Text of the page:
Disney is keeping its enemies close. In an era marked both by highly visible social scrutiny and a growing Latino/Hispanic population, the company has pulled in revered political cartoonist and “La Cucaracha” comic artist Lalo Alcaraz to work on Pixar’s upcoming Coco.
The Lee Unkrich-led film is inspired by the Mexican Day of the Dead and was previously called Dia de Los Muertos. When Disney moved to trademark the title (which is also, of course, the name of the holiday celebrated by millions), Alcaraz was one of the company’s fiercest critics, drawing this awesome calavera Mickey/Godzilla hybrid:
Flashforward two years, and Alcaraz is now on Team Muerto Mouse:
ESPECIAL ANNOUNCEMENT: I am on the team creating the new Pixar Day of the Dead movie titled “Coco”. pic.twitter.com/tQ5MzOisbq
— Lalo Alcaraz (@laloalcaraz) August 16, 2015
This is a smart move on Disney/Pixar’s part. Alcaraz can (if you’re cynical) become a human symbol of acceptability or (if you trust Pixar’s machinations) add greatly to the authenticity of the film while warding off any offensive red flags.
The criticisms of the move are obvious and not without merit. It could be a shrewd business move meant solely to placate a group that would otherwise vocalize their dissent leading up to the release of the movie in 2017. It gives Disney a chance to point to Alcaraz and shrug its shoulders in response to any outcry.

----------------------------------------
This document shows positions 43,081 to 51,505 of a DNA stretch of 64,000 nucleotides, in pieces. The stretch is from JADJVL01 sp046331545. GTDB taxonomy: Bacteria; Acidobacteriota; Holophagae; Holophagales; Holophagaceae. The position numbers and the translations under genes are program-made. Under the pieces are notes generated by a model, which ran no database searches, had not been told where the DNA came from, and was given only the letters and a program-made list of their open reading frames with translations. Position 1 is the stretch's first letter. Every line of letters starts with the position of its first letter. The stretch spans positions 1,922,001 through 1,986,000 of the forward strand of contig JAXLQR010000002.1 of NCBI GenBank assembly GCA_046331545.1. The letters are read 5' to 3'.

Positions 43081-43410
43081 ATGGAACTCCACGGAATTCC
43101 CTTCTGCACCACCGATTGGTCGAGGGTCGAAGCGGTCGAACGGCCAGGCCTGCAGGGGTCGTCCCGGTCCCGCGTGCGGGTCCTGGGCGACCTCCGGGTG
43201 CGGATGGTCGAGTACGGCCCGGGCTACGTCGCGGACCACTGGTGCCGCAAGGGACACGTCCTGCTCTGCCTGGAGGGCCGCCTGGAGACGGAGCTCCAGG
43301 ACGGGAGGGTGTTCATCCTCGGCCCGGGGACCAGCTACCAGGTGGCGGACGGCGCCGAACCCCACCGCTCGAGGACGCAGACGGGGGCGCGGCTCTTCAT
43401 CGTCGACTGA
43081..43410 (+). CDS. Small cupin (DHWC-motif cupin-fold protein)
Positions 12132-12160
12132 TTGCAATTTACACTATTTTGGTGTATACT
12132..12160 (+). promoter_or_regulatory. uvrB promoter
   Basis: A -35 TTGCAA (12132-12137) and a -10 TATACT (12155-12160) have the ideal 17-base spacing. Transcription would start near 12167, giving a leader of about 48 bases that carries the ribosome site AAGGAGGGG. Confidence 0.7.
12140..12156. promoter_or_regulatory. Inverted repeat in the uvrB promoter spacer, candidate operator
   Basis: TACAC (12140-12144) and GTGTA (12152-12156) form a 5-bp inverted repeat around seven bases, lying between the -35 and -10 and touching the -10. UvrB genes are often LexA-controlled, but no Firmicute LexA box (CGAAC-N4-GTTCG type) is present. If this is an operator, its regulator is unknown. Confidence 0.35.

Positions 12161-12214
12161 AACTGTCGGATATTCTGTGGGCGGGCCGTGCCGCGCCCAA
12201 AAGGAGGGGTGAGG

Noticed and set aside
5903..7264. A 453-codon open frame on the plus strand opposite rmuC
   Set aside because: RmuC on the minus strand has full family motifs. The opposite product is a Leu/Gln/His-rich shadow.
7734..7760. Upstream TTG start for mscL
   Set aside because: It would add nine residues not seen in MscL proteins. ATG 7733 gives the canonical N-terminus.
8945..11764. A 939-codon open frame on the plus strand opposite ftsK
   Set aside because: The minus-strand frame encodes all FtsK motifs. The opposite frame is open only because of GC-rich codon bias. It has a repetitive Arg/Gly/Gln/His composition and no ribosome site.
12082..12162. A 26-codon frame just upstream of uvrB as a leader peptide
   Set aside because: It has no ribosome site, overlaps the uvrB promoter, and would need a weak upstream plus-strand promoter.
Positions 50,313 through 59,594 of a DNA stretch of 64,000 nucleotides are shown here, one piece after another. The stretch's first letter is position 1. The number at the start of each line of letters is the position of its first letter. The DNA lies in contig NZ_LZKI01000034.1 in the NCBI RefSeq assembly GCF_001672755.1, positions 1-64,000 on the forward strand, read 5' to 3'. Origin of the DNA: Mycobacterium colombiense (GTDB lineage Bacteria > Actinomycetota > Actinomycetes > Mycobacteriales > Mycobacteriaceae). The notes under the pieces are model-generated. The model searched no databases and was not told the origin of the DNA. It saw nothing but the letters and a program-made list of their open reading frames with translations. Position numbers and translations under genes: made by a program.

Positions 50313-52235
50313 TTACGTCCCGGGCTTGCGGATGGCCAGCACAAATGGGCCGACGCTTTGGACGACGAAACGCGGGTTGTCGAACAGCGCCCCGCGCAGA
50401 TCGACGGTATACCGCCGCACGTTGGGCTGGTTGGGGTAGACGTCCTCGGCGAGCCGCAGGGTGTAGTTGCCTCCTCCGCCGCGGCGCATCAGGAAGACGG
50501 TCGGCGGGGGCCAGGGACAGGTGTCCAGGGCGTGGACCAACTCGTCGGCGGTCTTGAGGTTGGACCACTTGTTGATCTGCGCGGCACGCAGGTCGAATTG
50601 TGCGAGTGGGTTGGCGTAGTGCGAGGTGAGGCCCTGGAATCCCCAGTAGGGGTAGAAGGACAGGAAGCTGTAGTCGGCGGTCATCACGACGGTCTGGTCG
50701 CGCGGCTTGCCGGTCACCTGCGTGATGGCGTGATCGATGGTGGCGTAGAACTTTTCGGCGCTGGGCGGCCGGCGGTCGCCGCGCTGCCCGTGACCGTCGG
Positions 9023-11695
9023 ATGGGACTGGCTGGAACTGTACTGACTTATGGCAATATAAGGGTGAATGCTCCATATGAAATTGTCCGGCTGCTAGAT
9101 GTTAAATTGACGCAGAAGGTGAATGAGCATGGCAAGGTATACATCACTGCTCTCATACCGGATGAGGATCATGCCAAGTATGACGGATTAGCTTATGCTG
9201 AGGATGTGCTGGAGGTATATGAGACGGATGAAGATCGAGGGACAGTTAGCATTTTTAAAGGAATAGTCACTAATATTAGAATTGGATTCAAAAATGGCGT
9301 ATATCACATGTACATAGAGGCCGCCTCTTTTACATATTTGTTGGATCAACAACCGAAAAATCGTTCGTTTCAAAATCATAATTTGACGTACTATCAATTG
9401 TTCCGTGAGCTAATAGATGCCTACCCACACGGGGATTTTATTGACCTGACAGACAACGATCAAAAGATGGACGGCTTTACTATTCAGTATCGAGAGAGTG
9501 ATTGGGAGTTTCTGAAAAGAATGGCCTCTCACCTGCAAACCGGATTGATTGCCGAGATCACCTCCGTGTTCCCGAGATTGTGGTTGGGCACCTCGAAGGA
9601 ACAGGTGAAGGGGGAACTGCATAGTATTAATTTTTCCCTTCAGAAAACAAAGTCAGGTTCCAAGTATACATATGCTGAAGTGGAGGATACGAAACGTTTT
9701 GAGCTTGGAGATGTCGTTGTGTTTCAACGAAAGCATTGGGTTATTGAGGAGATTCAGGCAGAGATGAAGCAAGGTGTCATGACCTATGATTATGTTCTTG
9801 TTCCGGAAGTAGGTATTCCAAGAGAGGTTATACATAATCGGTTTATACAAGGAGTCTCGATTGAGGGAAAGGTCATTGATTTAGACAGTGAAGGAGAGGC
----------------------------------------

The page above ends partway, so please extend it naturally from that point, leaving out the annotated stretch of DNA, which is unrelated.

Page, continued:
Although, I wonder if Alcaraz wouldn’t be outspoken about the way he’s treated within the production if his views are being ignored. If his employment really is a Machiavellian tactic to squash criticism, he may not hesitate to draw something that lambastes Disney even worse, and that’s not a gamble the studio would want to make.
Plus, I choose to recognize the internal history of Pixar beating a story to death until it’s ready to work on screen. They are used to criticism, and having Alcaraz there will most likely be seen as a storytelling safeguard more than anything else. I also optimistically hope that it’s a sign of a studio willing to listen to outside observers. After all, if they’re going to tackle a story set in Mexico, featuring an important familial holiday, it will serve everyone well if they get it right.
So, there’s a cynical perspective on this, and then there’s the view borne from George Miller bringing “Vagina Monologues” author Eve Ensler into the Fury Road production. It’s easy to say she improved the film and that Miller was right not only to hire here as a consultant but to, gasp, listen to her. The bottom line: cultural consultants aren’t always set dressing (ahem, Adam Sandler and The Ridiculous Six).
Disney and Alcaraz have an opportunity similar to Fury Road’s here. Let’s hope the Mouse takes it. After all, it’s not like they’ll be hiring Banksy any time soon.
Related Topics: Disney